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Apple Patents Hint at iPhone's Direction

Apple iPhone
Sleuthy Mac enthusiasts have unearthed new patents filed by Apple for future iPhones that show Apple is quickly evolving the touch-driven phone to be as voice-driven as possible -- while gaining some other interesting functions.

All told, Apple (NASDAQ: AAPL) filed a half-dozen patent applications this week. The move gives no hint of a timeline, although at least one of the functions described in the documents already appears in the iPhone 3G. Some could be used in iPod Touch or other non-iPhone devices as well.

The most unusual of the filings is one called "ID App," which can recognize objects in the iPhone user's surroundings. In an example cited in the filing, while mobile devices can take pictures of a piece of art in a gallery, they don't have the ability to identify the piece.

According to the patents, the ID App would recognize the artwork and artist, and could provide other information, such as history or backstory behind the work -- all downloaded to the phone. The artwork could be recognized by an image captured by the phone's camera, but also by data received by something like an RFID reader or infrared image capture device, two features not currently in the iPhone.

The ID App can also identify the location of the wearer, so once it determines that person to be in a particular city, it can provide them with restaurant information for just that city.

The second patent filing is for tracking outgoing voice mails. If you forward an e-mail to someone and they claim to have not received it, just look in your Sent Mail directory for a record of outgoing mail to see who's telling the truth.

However, when forwarding a voice mail to someone, no such "Sent Mail" mechanism exists to verify that the voice mail was forwarded at a certain time and place. So Apple is proposing a system that will essentially save a copy of a voice message and providing access to the "sent mail."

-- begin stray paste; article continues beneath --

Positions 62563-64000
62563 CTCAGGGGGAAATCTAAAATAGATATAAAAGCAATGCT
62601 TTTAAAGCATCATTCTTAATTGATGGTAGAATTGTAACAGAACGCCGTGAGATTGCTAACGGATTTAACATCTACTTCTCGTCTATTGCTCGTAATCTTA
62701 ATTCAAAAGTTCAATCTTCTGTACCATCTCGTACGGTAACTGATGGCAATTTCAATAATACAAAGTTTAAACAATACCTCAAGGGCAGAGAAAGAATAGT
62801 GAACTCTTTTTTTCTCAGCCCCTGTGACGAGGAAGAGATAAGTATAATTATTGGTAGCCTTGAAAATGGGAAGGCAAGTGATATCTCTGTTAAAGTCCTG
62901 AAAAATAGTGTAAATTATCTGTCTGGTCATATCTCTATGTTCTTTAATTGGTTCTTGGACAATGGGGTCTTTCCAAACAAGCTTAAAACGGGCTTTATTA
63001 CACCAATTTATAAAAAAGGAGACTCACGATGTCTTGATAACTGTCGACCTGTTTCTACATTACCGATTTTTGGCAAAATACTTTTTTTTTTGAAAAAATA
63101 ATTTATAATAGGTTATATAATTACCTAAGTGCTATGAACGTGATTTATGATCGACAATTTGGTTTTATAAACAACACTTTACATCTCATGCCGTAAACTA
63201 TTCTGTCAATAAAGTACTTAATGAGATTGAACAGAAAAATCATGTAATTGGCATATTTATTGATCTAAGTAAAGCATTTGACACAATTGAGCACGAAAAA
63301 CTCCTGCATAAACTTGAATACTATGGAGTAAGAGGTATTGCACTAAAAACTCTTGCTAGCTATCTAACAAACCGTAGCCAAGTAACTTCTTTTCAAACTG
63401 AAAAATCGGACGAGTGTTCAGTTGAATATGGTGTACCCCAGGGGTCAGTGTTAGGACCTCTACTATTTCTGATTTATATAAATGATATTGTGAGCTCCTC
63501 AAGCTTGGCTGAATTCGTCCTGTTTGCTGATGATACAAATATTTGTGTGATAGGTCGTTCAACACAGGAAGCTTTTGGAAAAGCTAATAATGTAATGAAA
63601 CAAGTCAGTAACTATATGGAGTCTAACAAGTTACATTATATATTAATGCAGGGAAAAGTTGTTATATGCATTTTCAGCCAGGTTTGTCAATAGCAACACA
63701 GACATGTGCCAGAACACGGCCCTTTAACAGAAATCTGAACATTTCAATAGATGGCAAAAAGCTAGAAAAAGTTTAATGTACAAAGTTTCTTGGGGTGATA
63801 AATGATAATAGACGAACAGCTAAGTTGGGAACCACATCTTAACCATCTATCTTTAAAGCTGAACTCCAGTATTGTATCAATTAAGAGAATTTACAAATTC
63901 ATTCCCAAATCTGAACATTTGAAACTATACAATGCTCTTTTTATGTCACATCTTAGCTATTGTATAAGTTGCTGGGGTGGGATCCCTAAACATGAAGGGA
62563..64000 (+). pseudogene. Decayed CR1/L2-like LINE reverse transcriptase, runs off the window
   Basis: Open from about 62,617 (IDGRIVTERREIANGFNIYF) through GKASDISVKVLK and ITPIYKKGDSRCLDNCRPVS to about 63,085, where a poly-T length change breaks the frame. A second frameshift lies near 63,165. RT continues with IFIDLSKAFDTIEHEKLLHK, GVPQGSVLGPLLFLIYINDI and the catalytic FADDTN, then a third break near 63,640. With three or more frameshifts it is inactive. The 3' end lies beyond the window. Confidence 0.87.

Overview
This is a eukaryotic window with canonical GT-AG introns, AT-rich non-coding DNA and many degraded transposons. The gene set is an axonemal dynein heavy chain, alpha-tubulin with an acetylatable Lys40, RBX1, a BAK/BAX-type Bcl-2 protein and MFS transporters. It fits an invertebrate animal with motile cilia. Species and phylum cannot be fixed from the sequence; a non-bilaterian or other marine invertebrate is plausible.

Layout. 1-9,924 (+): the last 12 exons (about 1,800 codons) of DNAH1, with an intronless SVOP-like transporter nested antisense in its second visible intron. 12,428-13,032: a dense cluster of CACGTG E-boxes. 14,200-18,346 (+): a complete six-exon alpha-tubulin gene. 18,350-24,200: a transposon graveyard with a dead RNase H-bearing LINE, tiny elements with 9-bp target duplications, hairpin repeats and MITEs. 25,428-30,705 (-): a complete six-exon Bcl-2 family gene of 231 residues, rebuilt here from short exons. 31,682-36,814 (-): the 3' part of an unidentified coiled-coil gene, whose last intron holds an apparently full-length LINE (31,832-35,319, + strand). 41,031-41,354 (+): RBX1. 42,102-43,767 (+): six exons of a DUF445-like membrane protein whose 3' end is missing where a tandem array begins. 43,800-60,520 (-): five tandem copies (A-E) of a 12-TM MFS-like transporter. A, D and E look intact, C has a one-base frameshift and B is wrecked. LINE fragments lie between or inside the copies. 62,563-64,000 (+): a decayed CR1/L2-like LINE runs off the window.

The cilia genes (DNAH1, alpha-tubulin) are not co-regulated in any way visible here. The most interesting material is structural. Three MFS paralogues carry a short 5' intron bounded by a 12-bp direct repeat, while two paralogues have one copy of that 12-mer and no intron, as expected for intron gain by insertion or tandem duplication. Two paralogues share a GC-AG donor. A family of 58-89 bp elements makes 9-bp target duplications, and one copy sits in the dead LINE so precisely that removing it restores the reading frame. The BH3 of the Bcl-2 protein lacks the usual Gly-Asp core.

In a third filing, Apple notes that phones and media players have to be shipped empty. It offers to provide a system where users can pre-select media items and applications they want on their device at the time of purchase.

If a user wants to download a bunch of apps for their iPhone while it is being activated at the Apple Store or AT&T Wireless store, then the apps are auto populated onto the phone, or downloaded when the user first powers up the device to use it.

Two patents relate to text messaging. The first would allow parents to use parental controls to filter out objectionable content being transmitted to their child's device. Parents can lock out certain words from every reaching their children's iPhone and an alert can be sent to an authorized party that the phone received verboten text.

The second filing covers acknowledgement that a message was successfully received. If the message was not received, it could be resent without having to retype the whole thing.

Finally, Apple filed for a patent on a transparent overlay so song lyrics can be displayed on a device as music is playing. The iPhone 3G already has this feature.

Creative Strategies President Tim Bajarin isn't surprised at these developments. "That's always been Steve's [Jobs, Apple CEO] vision. His vision has always been that this was a handheld communications device that could evolve into something more," he told InternetNews.com.

"I think people kind of forget is that even though Apple is a hardware company, they are first and foremost a software company," he added. "This is very much in light with the kind of wizardry they will bring to the iPhone and any other devices they make."